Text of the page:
Labels are quick to be assigned today, and a child who is abusing drugs can get labelled with all sorts of mental health issues that he or she may not actually have. It can be easy to misdiagnosis a child or teen as the behavioral issues associated with drug dependency are symptoms found in many instances of mental illness. Drug abuse may lead a person to exhibit symptoms that are common to ADHD, bipolar disorder, depression, oppositional defiant disorder and more—resulting in a misdiagnosis and prescription of medication. When the following symptoms are noticed, it is time to seek professional drug abuse treatment programs.
In combination, the following symptoms could be an indication of a number of different issues:
- Mood swings
- Poor academic performance
- Social problems
- Disengagement in extracurricular activities
- Change in eating habits
A child may have been misusing drugs for multiple years before the symptoms arise, and when they do it is easy to read them as indicators for some other problem. Children who are suffering from bullying, abuse or stress may also display these behaviors in excess.
Taking medication reduces the symptoms, but it does not attempt to alter the conditions for positive change. The prescription of psychotropic drugs can also be dangerous during a child’s mental development. By simply prescribing medicine and subduing the symptoms, it is easy to ignore what is really going on with the child. The only way to properly assess, diagnose and treat is to remove the drugs from the system completely for an extended period of time. In a wilderness therapy setting, participants go through a complete detox during the time of their stay. All chemicals are removed from the system, allowing them to become clean. In many cases, the symptoms that were associated with a mental illness lessen and even disappear completely.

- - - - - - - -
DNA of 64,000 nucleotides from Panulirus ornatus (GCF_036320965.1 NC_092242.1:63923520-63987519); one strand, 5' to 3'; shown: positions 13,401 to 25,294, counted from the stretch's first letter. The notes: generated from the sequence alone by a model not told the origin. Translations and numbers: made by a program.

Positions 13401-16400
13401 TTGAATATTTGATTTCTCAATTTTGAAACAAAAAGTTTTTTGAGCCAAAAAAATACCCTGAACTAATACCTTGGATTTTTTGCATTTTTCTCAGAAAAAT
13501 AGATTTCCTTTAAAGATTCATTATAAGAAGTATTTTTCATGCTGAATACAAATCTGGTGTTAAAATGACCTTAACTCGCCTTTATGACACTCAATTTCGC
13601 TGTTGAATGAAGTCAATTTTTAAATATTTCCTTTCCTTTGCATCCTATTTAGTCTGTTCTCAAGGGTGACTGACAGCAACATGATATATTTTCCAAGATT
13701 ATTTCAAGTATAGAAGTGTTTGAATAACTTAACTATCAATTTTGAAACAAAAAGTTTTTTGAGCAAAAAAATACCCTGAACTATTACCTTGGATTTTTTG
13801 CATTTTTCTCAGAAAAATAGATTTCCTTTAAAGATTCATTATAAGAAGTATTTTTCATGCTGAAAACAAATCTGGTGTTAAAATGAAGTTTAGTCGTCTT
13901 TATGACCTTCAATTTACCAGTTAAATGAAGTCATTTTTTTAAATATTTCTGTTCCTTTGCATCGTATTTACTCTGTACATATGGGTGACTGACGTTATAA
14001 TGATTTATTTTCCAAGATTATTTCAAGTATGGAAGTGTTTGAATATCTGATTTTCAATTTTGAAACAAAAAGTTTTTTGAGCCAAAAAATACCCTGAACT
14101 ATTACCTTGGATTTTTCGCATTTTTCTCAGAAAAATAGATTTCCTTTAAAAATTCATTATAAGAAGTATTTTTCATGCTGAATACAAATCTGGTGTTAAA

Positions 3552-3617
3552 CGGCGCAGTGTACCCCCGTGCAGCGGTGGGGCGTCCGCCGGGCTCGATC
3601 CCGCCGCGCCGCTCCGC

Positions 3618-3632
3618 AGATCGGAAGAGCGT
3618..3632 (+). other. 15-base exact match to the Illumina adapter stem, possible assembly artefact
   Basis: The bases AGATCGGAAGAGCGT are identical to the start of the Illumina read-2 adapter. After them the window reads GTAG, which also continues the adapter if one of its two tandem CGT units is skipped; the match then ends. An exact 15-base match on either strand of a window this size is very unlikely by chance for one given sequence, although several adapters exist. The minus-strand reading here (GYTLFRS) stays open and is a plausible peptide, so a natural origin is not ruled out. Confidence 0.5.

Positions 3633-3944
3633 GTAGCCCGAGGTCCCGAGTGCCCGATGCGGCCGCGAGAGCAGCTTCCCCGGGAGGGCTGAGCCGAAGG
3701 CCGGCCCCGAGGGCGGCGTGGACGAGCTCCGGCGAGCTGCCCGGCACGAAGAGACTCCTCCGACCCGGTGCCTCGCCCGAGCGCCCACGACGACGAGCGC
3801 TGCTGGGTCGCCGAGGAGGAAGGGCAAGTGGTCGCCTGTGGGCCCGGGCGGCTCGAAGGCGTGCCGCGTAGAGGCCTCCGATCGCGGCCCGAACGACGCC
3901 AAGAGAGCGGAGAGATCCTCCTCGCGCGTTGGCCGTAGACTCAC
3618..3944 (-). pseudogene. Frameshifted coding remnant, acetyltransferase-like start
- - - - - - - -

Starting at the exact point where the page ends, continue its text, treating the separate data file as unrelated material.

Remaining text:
Wilderness Therapy offers a different approach to managing behavioral problems and mental illness issues. A combination of Cognitive Behavioral Therapy (CBT) and Dialectical Behaviour Therapy (DBT) in a natural setting, wilderness therapy re-programs harmful thought and behavior patterns by focusing on core values. The setting forces people to be self-reliant and self-aware under the treatment and supervision of therapists and program professionals. It also forces a reliance on group interaction. Drug abuse is a vicious cycle and wilderness therapy prepares a person for their aftercare by teaching them how to manage issues in a healthy and positive way.
For more information on drug abuse, and drug abuse treatment programs including wilderness therapy, contact Rights of Passage Wilderness Therapy at (800)794-0980.